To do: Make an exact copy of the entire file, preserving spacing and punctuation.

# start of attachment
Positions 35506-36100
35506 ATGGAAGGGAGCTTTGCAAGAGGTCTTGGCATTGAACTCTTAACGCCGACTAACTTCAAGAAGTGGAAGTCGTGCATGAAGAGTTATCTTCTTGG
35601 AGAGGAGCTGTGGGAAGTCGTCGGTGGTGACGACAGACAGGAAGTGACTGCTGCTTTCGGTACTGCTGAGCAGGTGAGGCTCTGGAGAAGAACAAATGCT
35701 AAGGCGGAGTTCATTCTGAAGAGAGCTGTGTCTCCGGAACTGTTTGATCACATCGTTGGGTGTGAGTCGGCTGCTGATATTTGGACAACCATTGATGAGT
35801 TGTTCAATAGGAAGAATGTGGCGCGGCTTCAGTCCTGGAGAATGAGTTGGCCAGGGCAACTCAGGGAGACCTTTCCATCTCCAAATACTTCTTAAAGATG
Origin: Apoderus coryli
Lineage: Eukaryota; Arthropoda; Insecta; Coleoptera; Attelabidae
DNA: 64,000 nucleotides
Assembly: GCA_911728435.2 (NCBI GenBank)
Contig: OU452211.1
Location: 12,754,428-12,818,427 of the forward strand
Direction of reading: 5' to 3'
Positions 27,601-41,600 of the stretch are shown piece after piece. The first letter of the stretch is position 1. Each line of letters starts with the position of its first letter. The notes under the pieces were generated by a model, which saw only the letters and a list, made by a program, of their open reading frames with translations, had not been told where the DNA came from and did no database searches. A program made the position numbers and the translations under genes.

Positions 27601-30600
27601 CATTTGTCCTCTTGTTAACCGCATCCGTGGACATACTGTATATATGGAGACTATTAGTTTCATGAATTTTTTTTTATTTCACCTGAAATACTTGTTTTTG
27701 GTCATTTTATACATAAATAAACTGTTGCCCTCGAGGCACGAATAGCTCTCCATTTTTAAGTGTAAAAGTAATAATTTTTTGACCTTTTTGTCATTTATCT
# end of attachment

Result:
Positions 35506-36100
35506 ATGGAAGGGAGCTTTGCAAGAGGTCTTGGCATTGAACTCTTAACGCCGACTAACTTCAAGAAGTGGAAGTCGTGCATGAAGAGTTATCTTCTTGG
35601 AGAGGAGCTGTGGGAAGTCGTCGGTGGTGACGACAGACAGGAAGTGACTGCTGCTTTCGGTACTGCTGAGCAGGTGAGGCTCTGGAGAAGAACAAATGCT
35701 AAGGCGGAGTTCATTCTGAAGAGAGCTGTGTCTCCGGAACTGTTTGATCACATCGTTGGGTGTGAGTCGGCTGCTGATATTTGGACAACCATTGATGAGT
35801 TGTTCAATAGGAAGAATGTGGCGCGGCTTCAGTCCTGGAGAATGAGTTGGCCAGGGCAACTCAGGGAGACCTTTCCATCTCCAAATACTTCTTAAAGATG
Origin: Apoderus coryli
Lineage: Eukaryota; Arthropoda; Insecta; Coleoptera; Attelabidae
DNA: 64,000 nucleotides
Assembly: GCA_911728435.2 (NCBI GenBank)
Contig: OU452211.1
Location: 12,754,428-12,818,427 of the forward strand
Direction of reading: 5' to 3'
Positions 27,601-41,600 of the stretch are shown piece after piece. The first letter of the stretch is position 1. Each line of letters starts with the position of its first letter. The notes under the pieces were generated by a model, which saw only the letters and a list, made by a program, of their open reading frames with translations, had not been told where the DNA came from and did no database searches. A program made the position numbers and the translations under genes.

Positions 27601-30600
27601 CATTTGTCCTCTTGTTAACCGCATCCGTGGACATACTGTATATATGGAGACTATTAGTTTCATGAATTTTTTTTTATTTCACCTGAAATACTTGTTTTTG
27701 GTCATTTTATACATAAATAAACTGTTGCCCTCGAGGCACGAATAGCTCTCCATTTTTAAGTGTAAAAGTAATAATTTTTTGACCTTTTTGTCATTTATCT